-- From a press release - New York, NY, June 21, 2022 — Pride Live, a social advocacy and community engagement organization for the LGBTQ+ community, today announced plans to open the Stonewall National Monument Visitor Center (SNMVC). Set to be the ...


Gay News

WORLD Pride events, Darren Hayes, Virgin Mary poster, LGBTQ+ Scotland 2022-06-12
- A celebratory march made its way through the Thailand capital of Bangkok—the first of its kind in almost 16 years, DW.com reported. The "Naruemit Pride 2022" event, using the Thai word for "creation," was the result ...


Gay News

Out at CHM's 'Dancing for Life' to take place June 23 2022-06-10
- The Chicago History Museum, 1601 N. Clark St., is continuing its Out at CHM series with "Dancing for Life: Moving through HIV/AIDS" on Thursday, June 23, 5:30-8:30 p.m. In honor of Chicago designating 2022 as the ...


Gay News

Critically acclaimed Queer Serial History Podcast continues new series into Pride Month 2022-06-06
-- From a press release - In Queer Serial's radio drama style, NLGJA award-winning producer Devlyn Camp is bringing gay history to life with news & gay radio shows from the archives, unheard interviews between historian Will Roscoe & Supervisor Harry Britt, ...


Gay News

Vandersloot makes history in Sky win; Cubs, White Sox lose; NU softball 2022-06-04
- In WNBA action, the Chicago Sky (6-3) defeated the Atlanta Dream (6-4) 73-65 on June 3 in College Park, Georgia. The Sky are still undefeated (4-0) in Commissioner's Cup games. Courtney Vandersloot passed Allie Quigley to ...


Gay News

Probable monkeypox case confirmed in Chicago 2022-06-02
- On June 2, the Chicago Department of Public Health (CDPH) and Illinois Department of Public Health (IDPH) announced a single presumptive monkeypox case in an adult male Chicago resident with recent travel history to Europe, per ...


Gay News

Imperial Court, Task Force to add five icons to 'Wall of Honor' at the Stonewall Inn on June 23 2022-06-02
-- From a press release - NEW YORK, NY, JUNE 1, 2022—On Thursday, June 23, five LGBTQ icons will be added to the National LGBTQ Wall of Honor at the Stonewall Inn in New York City. The honor wall was inaugurated in ...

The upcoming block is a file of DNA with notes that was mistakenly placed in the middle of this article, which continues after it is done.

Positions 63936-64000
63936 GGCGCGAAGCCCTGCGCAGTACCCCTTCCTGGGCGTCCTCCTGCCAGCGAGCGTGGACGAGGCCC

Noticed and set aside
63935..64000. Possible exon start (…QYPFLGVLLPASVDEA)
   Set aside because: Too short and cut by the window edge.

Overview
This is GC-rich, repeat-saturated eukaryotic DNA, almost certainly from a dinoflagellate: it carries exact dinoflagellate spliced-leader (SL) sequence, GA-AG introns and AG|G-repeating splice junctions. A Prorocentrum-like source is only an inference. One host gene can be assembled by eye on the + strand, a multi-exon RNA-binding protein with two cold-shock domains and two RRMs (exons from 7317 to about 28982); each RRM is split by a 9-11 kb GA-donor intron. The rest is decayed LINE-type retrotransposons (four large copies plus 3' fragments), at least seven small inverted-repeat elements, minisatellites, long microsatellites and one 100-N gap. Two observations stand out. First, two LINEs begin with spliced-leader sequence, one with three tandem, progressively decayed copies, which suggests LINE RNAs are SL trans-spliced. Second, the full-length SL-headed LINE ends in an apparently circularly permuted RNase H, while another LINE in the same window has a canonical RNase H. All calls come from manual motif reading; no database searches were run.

Gay News

SHOWBIZ Laverne Cox, PBS special, Ricky Martin, queer books/authors 2022-05-29
- Nouveau Productions and PBS announced a new collaboration for Pride Month, per a press release. The special True Colors: LGBTQ+ Our Stories, Our Songs will offer a unique look at the history of the LGBTQ+ community ...


Gay News

Chicago Bears release schedule; Yankees pound White Sox 2022-05-13
- After alternating home and road games throughout the entire 2021 season for the first time in franchise history, the Chicago Bears have a more conventional schedule in 2022, according to a press release. It features three ...


 



Copyright © 2022 Windy City Media Group. All rights reserved.
Reprint by permission only. PDFs for back issues are downloadable from
our online archives. Single copies of back issues in print form are
available for $4 per issue, older than one month for $6 if available,
by check to the mailing address listed below.

Return postage must accompany all manuscripts, drawings, and
photographs submitted if they are to be returned, and no
responsibility may be assumed for unsolicited materials.
All rights to letters, art and photos sent to Nightspots
(Chicago GLBT Nightlife News) and Windy City Times (a Chicago
Gay and Lesbian News and Feature Publication) will be treated
as unconditionally assigned for publication purposes and as such,
subject to editing and comment. The opinions expressed by the
columnists, cartoonists, letter writers, and commentators are
their own and do not necessarily reflect the position of Nightspots
(Chicago GLBT Nightlife News) and Windy City Times (a Chicago Gay,
Lesbian, Bisexual and Transegender News and Feature Publication).

The appearance of a name, image or photo of a person or group in
Nightspots (Chicago GLBT Nightlife News) and Windy City Times
(a Chicago Gay, Lesbian, Bisexual and Transgender News and Feature
Publication) does not indicate the sexual orientation of such
individuals or groups. While we encourage readers to support the
advertisers who make this newspaper possible, Nightspots (Chicago
GLBT Nightlife News) and Windy City Times (a Chicago Gay, Lesbian
News and Feature Publication) cannot accept responsibility for
any advertising claims or promotions.

 
 

TRENDINGBREAKINGPHOTOS







Sponsor
Sponsor


 



Donate


About WCMG      Contact Us      Online Front  Page      Windy City  Times      Nightspots
Identity      BLACKlines      En La Vida      Archives      Advanced Search     
Windy City Queercast      Queercast Archives     
Press  Releases      Join WCMG  Email List      Email Blast      Blogs     
Upcoming Events      Todays Events      Ongoing Events      Bar Guide      Community Groups      In Memoriam     
Privacy Policy     

Windy City Media Group publishes Windy City Times,
The Bi-Weekly Voice of the Gay, Lesbian, Bisexual and Trans Community.
5315 N. Clark St. #192, Chicago, IL 60640-2113 • PH (773) 871-7610 • FAX (773) 871-7609.